(Id. at 60) Drs. Popper and Harrington determined Plaintiff “was oriented to person, however not to place, time, and situation.” (Id.) With the WISC-IV, the physicians determined Plaintiff had a full-scale IQ of 102, verbal comprehension score of 99, perceptual reasoning score of 100, working memory score of 88, and processing speed score of 118. (Id. at 62) Drs. Popper and Harrington explained the full-scale score was average, working memory score was low average, and Plaintiff’s processing speed was high average. (Id.)

         With the VABS-II, Plaintiff scored in the low adaptive level with communication, daily living skills, socialization, and adaptive behavior composite scores. (Doc. 11-24 at 63) Drs. Popper and Harrington found Plaintiff’s maladaptive behavior index scores were clinically significant, explaining:

Among the Maladaptive Behavior Critical Items were several indicators of Autism including: 1) Rocks Back and forth repeatedly, 2) Is unusually fearful of ordinary sounds, objects or situations, 3) Is obsessed with objects or activities, 4) Has strange habits (makes repetitive noises, odd hand movements), 5) Consistently prefers objects over people, 6) Uses bizarre speech, 7) Is unaware of what is happening around her. In addition, Patient has a tactile sensitivity to soap and shampoo, has speech problems and exhibits a lack of emotional and social reciprocity.

(Id. at 64) Dr. Harrington and Dr. Hopper gave Plaintiff a GAF score of 50[2] and recommended she receive individual therapy. (Id.)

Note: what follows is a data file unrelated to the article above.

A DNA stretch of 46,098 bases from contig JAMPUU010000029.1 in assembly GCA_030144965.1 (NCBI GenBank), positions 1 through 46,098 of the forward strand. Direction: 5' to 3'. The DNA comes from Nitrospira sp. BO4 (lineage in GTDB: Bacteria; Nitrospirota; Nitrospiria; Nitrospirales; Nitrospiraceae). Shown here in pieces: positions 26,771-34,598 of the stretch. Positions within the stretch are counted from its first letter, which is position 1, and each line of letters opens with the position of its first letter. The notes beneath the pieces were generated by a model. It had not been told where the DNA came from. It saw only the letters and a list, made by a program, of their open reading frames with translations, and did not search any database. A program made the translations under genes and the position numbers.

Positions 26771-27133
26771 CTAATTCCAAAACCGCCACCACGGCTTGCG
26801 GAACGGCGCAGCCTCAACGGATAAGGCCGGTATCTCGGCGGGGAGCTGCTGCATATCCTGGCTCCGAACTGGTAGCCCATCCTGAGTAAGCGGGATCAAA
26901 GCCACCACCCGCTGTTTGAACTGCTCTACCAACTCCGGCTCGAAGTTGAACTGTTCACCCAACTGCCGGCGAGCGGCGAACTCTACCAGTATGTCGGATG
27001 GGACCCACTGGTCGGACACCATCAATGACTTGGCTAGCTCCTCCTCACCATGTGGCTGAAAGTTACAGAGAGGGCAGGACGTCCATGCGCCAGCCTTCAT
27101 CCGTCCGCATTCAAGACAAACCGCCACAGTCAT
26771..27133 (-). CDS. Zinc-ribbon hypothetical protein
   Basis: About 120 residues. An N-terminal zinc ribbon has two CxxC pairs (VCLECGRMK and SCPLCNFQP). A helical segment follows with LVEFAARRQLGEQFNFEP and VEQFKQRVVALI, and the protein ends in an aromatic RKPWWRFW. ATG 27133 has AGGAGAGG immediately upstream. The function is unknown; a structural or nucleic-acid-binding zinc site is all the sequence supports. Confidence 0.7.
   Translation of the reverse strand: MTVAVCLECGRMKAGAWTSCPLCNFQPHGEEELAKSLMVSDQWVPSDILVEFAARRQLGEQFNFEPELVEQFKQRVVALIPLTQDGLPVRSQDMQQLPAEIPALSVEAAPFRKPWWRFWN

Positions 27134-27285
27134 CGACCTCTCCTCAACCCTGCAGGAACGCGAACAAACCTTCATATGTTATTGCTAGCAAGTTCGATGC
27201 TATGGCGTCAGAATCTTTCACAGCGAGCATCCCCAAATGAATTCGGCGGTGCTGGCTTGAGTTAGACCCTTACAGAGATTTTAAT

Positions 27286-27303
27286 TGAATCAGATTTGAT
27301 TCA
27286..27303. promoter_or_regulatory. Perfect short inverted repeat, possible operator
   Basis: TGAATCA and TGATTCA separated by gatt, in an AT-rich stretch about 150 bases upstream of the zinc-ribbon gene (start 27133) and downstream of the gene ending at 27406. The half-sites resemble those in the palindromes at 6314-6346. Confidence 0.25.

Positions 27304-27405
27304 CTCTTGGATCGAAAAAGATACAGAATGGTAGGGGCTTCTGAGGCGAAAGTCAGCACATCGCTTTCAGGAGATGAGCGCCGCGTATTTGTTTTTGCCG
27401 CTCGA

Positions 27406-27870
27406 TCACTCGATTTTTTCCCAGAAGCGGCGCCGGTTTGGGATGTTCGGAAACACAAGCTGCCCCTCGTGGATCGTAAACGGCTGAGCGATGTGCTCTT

Dr. David Walsh testified a medical expert at the administrative hearing on April 6, 2017. (Doc. 11-4 at 35) Dr. Walsh indicated that he reviewed Plaintiff’s medical records and educational records. (Id. at 48) He observed Plaintiff was treated for ADHD, language delay, and an adjustment disorder. (Id. at 51-52) In addition, Dr. Walsh noted psychologist had diagnosed Plaintiff with “atypical autism.” (Id. at 52) Reviewing the six domains for children, he opined Plaintiff had “less than marked” limitation with acquiring and using information, based upon her IQ scores and the questionnaires completed by Plaintiff’s teachers. (Id. at 55-56) With the second domain of attending and completing tasks, Dr. Walsh opined Plaintiff had “less than marked” issues because she had “some skills as much as any other kid her age, but at the same time she does require prompts and a little more assistance to get it done.” (Id. at 57) Dr. Walsh testified Plaintiff had “less than marked” limits with the “social” and “caring for oneself” domains, because she had “maintained herself in a general education classroom, ” despite “some impulsivity, ” attention problems, and frustration. (Id. at 57-58, 59) He believed Plaintiff had “no limitation” with moving about and relating to objects “based on medical evidence from… neurological screenings.” (Id. at 58) Dr. Walsh declined to give an opinion on Plaintiff’s health and physical well-being, reporting the physical issues, speech and language impairments were “all out of [his] domain.” (Id. at 59)

         On April 25, 2017, after the administrative hearing, Drs. Popper and Harrington completed interrogatories regarding Plaintiff’s level of impairment with the six domains. (Doc. 11-26 at 78-80) According to Drs. Popper and Harrington, Plaintiff had no impairment with moving about and manipulating objects. (Id. at 79) They indicated she had moderate limitation with the first and sixth domains of acquiring and using information, and her health and physical well-being. (Id. at 78-79) Drs. Popper and Harrington opined Plaintiff had marked limitations with the third and fifth domains addressing her ability to interact, relate with others, and care for herself. (Id. a 79) Finally, they concluded Plaintiff had an extreme impairment in the second domain of attending and completing tasks, which addressed Plaintiff’s “level of alertness, ability to work at an appropriate pace, allay impulses, and initiate, sustain and change focus.” (Id. at 78)

         C. Lay ...